When Liz Mullen of Sports Business Journal first reported that the Patriots had approached veteran Chad Ochocinco about restructuring his contract, there was some minor surprise here.
With the fourth highest base salary of any player on the team, and limited production (15 catches in 2011), Ochocinco seemed like a goner. So why might the team be pursuing a possible restructure?
Here is one line of thinking:
As it currently stands, Ochocinco is on the books for about a $4.5 million salary cap charge in 2012. That figure is a combination of the proration of his $4.5 million signing bonus ($1.5 million in 2011, $1.5 million in 2012 and $1.5 million in 2013) and his $3 million base salary for 2012.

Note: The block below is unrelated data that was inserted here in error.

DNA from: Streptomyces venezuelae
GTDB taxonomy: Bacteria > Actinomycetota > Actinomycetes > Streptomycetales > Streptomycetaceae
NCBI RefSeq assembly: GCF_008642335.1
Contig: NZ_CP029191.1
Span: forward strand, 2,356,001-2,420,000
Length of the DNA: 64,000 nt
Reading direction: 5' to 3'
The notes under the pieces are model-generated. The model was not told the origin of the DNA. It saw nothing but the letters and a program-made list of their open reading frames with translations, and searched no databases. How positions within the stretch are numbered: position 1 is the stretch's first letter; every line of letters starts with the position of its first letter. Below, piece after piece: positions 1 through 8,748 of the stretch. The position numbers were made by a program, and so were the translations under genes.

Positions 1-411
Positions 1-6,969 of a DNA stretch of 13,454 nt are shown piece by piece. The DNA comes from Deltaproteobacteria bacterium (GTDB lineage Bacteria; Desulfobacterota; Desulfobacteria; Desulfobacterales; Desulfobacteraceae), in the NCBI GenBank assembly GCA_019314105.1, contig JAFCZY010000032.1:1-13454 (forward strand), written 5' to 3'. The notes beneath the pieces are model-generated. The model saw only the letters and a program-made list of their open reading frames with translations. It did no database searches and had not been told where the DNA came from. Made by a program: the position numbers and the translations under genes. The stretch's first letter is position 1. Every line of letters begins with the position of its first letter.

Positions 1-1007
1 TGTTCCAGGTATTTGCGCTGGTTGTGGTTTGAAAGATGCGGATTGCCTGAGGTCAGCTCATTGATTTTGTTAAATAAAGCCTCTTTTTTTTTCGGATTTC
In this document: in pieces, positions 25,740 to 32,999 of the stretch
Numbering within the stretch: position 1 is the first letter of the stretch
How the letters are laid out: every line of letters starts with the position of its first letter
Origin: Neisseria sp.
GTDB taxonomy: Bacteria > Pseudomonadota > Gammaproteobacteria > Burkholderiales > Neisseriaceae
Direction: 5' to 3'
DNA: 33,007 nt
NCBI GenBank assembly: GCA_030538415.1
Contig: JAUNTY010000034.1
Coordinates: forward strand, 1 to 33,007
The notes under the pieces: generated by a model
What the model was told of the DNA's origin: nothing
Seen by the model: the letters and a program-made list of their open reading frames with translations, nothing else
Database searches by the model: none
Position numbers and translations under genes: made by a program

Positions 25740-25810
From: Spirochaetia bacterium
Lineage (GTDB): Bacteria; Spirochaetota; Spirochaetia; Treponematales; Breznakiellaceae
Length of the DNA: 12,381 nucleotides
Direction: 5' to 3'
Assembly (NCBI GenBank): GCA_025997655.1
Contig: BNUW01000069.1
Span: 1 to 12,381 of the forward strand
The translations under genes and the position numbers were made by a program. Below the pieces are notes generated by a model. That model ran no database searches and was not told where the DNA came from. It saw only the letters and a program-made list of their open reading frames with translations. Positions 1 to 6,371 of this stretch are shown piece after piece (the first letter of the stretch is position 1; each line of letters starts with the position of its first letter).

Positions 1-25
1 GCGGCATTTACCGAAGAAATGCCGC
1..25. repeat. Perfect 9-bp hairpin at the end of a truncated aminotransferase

That is likely too rich of a salary-cap charge for the team's thinking based on Ochocinco's lack of production. A player at that level should be producing more.
At the same time, if the Patriots cut ties with Ochocinco, they will have about $3 million in dead money on the cap for doing so (the remaining proration of his signing bonus, which could be spread out over 2012 and 2013, if desired).
So perhaps the compromise, if Ochocinco is willing, is to reduce his cap charge to $3 million for 2012. The way to do that is to have him reduce his base salary from $3 million to $1.5 million for 2012.
If Ochocinco did that, then the Patriots could ask the question: Are we a better team with Ochocinco on the club at a $3 million cap charge, or a better team without him but still with the $3 million cap charge (that could be spread over two years)?
That might be the reason why a restructure is being explored.